US HEGEMONY AND A WAR WITH IRAQ
A letter from Daniel B. Schirmer
to the Asian Peace Alliance Inaugural Assembly
August 29-September 1, 2002
Revised and Expanded November 12, 2002.
The key feature of the present international scene is the domination of the world by US trans-national corporations and the massively outsized US military machine. Significantly, the high point of US imperial domination globally coincides with a very low point of social and political morality in the United States. Symptomatic is the current Bush administration, representing the most reac-tionary, militaristic and corrupt element of the US ruling elite. As such, it constitutes a grave danger to the people of the Philippines, of Asia and of the entire world – a grave danger to world peace.
Under the guise of a “war against terrorism,” and using the traumatic crime of September 11 as rationale, the Bush administration is trying to tighten this global hegemonic dominance wherever it is possible. The Philippines is such a place, given the compliant elite regime of President Gloria Arroyo. Here Washington is trying to re-establish the controlling military influence it had in the years of the Marcos dictatorship on even stronger terms. This past summer the US military completed exercises to assist the Philippine military in the struggle with Abu Sayyat, a terrorist group alleged to have had connections with Al Qaeda in the past. Even though many Filipinos regard such exercises as unconstitutional, the Pentagon repeated a deployment of US forces in the Philippines this fall. With a recent agreement the Philippine military has assumed important logistical responsibilities to assist the US military in peace and war. In the first week of August the State Department added the Communist New Peoples Army to its list of officially designated terrorist groups, thereby elevating its perceived role from threat to the Philippine status quo to threat to the US government itself and suggesting increased Pentagon intervention in Philippine affairs. In line with this on August 12 US and Philippine defense leaders set up a senior civilian group to coordinate military policy.
The US military exercises completed this past summer took place in Mindanao and Basilan, islands in the southern Philippines. This led Jane Perlez, the New York Times Indonesian correspondent to indicate their relationship to the underlying goal of expanded and strengthened US hegemony: “If the southern Philippines, where Muslim separatists have long operated can be stabilized the islands they could make a perfect future listening post, and a good jumping off point for guarding a whole range of American interests in the Pacific” (New York Times, April 7, 2002).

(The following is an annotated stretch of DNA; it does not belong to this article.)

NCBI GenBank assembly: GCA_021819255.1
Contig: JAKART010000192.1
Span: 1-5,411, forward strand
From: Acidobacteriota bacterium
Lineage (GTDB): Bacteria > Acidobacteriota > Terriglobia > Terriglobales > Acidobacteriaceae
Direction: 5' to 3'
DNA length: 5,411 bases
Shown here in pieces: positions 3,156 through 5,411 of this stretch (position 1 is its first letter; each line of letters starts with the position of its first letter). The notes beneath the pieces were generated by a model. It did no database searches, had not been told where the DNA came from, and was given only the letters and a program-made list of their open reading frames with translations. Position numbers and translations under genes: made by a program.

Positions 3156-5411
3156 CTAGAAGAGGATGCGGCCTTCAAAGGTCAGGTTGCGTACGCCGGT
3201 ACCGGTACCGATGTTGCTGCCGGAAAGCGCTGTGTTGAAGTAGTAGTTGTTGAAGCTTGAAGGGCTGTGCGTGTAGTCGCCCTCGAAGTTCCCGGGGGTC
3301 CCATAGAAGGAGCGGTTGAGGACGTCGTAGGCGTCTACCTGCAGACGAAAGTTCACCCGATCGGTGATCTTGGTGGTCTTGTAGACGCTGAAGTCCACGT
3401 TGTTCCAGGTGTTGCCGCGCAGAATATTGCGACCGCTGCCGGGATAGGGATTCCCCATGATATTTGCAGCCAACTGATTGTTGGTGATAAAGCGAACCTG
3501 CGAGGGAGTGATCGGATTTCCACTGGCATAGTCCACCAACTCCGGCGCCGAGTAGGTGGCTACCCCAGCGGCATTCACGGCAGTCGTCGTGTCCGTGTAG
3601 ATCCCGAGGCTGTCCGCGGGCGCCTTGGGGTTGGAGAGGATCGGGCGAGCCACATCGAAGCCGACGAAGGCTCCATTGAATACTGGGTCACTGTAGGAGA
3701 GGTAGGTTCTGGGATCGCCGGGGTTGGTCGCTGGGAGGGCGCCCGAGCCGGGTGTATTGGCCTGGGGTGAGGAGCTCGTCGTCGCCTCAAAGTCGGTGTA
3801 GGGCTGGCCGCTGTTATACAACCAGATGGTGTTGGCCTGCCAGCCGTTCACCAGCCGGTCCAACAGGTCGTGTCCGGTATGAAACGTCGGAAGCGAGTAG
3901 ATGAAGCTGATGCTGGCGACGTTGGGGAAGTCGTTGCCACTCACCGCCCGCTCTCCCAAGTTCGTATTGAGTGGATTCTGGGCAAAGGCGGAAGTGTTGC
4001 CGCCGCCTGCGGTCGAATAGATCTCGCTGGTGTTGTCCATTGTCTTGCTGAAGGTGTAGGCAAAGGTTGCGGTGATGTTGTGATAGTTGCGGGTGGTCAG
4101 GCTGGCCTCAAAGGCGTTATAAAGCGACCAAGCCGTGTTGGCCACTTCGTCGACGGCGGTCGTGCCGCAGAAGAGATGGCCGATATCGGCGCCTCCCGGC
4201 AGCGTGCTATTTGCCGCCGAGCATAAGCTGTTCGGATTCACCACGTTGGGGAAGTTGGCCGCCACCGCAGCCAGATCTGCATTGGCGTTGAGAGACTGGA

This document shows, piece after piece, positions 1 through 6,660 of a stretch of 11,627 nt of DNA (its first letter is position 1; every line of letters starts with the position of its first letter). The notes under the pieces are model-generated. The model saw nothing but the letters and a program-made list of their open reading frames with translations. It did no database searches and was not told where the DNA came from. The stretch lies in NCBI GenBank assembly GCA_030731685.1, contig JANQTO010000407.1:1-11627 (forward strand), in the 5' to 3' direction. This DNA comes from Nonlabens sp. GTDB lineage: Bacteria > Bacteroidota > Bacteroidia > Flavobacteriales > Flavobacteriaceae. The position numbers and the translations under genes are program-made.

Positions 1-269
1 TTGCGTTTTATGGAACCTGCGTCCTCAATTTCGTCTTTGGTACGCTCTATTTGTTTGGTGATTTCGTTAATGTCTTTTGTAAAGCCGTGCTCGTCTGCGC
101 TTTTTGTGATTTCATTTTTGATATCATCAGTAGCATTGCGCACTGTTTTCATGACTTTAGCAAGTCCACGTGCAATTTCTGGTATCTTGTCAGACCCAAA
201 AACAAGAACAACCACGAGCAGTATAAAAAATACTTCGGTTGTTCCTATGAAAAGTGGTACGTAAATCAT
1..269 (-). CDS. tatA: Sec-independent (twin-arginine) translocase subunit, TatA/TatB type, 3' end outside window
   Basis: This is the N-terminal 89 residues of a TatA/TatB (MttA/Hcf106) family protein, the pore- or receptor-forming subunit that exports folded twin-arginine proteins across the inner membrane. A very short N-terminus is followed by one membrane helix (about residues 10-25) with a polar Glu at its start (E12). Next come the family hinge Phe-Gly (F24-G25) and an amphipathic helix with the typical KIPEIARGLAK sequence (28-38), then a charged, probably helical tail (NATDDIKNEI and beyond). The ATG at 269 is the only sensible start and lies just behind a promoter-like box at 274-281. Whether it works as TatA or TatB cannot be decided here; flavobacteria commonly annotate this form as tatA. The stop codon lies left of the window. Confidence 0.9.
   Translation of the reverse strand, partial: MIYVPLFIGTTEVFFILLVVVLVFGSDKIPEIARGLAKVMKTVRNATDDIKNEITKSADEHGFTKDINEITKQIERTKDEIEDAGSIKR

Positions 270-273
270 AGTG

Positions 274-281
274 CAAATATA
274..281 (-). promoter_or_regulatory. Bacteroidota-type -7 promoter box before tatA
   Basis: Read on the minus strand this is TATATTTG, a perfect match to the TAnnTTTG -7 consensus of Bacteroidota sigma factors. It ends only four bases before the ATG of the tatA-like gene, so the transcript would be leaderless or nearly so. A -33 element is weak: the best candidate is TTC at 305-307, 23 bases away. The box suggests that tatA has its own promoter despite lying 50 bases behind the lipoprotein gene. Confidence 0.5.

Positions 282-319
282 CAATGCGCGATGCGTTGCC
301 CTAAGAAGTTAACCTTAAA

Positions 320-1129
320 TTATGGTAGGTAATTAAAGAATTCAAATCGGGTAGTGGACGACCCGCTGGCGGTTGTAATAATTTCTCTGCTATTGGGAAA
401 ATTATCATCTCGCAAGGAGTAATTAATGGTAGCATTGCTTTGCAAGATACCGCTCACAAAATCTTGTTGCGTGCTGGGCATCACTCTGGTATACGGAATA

“(Mrs. Arroyo had to curb President Bush’s enthusiasm for American combat troops, pointing out that the Filipino constitution forbade such intervention.)” This parenthetical remark is taken from the Jane Perlez article quoted above. A war with Iraq would not put such limits on the use of US combat troops to assert US hegemony and President Bush has turned his attention to plans for such a war. Accordingly, the Mideast has become the focus of the Bush administration’s reactionary and militaristic policies of hegemony.
Giving sharp emphasis to the reactionary aspects of his administration’s policy is President Bush’s heavy support for the right-wing Israeli government of Ariel Sharon, whose policies hamper the establishment of an independent and sovereign Palestinian state. To counter this opposition Palestinians have turned to individual acts of terror, the suicide bombers. In turn Sharon has responded with repressive incursions into Palestinian territory by the Israeli military armed with weaponry made in the United States.
But his support of Sharon is completely overshadowed by President Bush’s widely publicized intent to change the government of Iraq by military force. The projected war with Iraq seems intended to be the centerpiece of President Bush’s overall foreign policy: to assert, expand and tighten US hegemonic domination of the world. All this to show who is boss, to show that, with its overwhelming military strength, Washington can overthrow Hussein unilaterally, never mind allies.
This reckless arrogance was not lost on possible allies, as a lead editorial in the New York Times of April 11 indicates: “Rarely in preparing for war has American seemed so isolated from potential military partners and allies as it does today in approaching Iraq. European and Arab leaders have strong misgivings about the administration’s war talk. Even Prime Minister Tony Blair of Britain, Washington’s firmest European supporter, has serious opposition at home on this issue.”
Japan under the conservative leadership of the Liberal Democratic Party has been the foremost supporter of US foreign policy in Asia. But in the Montreal Gazette of Tuesday, August 6, Michael Zielenziger of the Knight Ridder newspapers reported “over the past weekend leaders of the leading Liberal Democratic Party indicated it would be difficult for the nation to co-operate with the United States if it attacks Iraq.”
At this time Henry Kissinger, former national security advisor to President Nixon during the Vietnam war, and Brent Snowcroft, who was an advisor to President Bush’s father during the Gulf war, expressed dissatisfaction with President Bush’s plans for a war with Iraq. Dick Armey, Repub-lican leader of the House, expressed similar dissent, as did several other members of Congress.